Jennifer: How is the wedding planning going?
Jennifer: That bad, huh? What’s wrong now?
James: We can’t agree on the music. I just want to have a DJ, but Natalie has dug in her heels on an expensive live band. She won’t even consider any of the alternatives I suggested.
Jennifer: Just like she dug in her heels with that expensive hotel?
James: Yep, and I assumed she’ll dig in her heels on some expensive flowers as well.
Jennifer: Well, it is her wedding day, so she wants it to be special.
James: It’s my wedding day as well, and I don’t want us spending the next ten years paying off loans!
Meaning: To “dig in (one’s) heels” is a phrase that means to refuse to give in. This idiom is used when a person stubbornly refuses to change an opinion or action. In the example, James says his fiancé Natalie is digging in her heels about wedding options that are too expensive.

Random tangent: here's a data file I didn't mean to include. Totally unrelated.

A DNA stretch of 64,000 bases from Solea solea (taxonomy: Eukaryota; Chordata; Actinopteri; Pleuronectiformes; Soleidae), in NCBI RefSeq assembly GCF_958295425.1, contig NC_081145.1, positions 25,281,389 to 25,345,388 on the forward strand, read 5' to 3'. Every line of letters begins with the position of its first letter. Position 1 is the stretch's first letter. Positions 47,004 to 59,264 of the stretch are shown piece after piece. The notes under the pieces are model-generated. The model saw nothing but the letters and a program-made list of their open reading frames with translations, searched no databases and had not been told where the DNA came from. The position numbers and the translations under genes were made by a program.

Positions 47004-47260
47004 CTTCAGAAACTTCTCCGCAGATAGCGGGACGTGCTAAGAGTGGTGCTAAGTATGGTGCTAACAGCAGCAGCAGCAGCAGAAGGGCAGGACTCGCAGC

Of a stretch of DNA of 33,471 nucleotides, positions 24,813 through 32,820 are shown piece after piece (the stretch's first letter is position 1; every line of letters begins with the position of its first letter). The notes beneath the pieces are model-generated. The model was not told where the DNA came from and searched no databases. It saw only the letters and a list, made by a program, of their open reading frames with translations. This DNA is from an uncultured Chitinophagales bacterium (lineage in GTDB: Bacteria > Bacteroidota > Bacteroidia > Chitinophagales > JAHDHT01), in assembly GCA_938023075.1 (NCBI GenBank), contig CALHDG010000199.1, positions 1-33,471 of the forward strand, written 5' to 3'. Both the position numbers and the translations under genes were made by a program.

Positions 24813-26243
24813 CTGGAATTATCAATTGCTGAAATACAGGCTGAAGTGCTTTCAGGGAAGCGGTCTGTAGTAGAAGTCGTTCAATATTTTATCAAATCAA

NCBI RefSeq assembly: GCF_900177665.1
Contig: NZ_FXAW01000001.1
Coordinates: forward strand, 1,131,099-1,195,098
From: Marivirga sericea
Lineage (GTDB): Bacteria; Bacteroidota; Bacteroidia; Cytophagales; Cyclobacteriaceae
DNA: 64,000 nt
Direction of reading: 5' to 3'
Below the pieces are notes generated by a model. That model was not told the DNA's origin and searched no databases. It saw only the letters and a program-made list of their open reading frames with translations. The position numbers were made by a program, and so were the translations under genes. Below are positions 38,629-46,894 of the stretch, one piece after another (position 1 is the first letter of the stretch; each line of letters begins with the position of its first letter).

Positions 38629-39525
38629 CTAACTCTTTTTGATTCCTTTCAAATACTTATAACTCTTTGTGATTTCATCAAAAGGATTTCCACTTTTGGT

Unusual for an English expression, the preposition in this idiom can be moved to the end without affecting the meaning. The expression to dig (one’s) heels in (with the preposition at the end) is also correct and has the same meaning.
Here is an example of that usage:
Michelle: How about sushi for dinner?
Greg: I don’t want to go out. Can’t we just order a pizza?
Michelle: Well, I wanted something healthier than bread and cheese. How about that new salad place? That’s not far?
Greg: Can’t you get a salad from a pizza place?
Michelle: Not a good one. Let’s go out.
Greg: There has to be a healthy delivery place. Let me look online.
Michelle: Wow, you’re really digging your heels in on delivery, aren’t you?
Greg: I just had a long day, and I’d rather stay home.
To Dig in (one's) Heels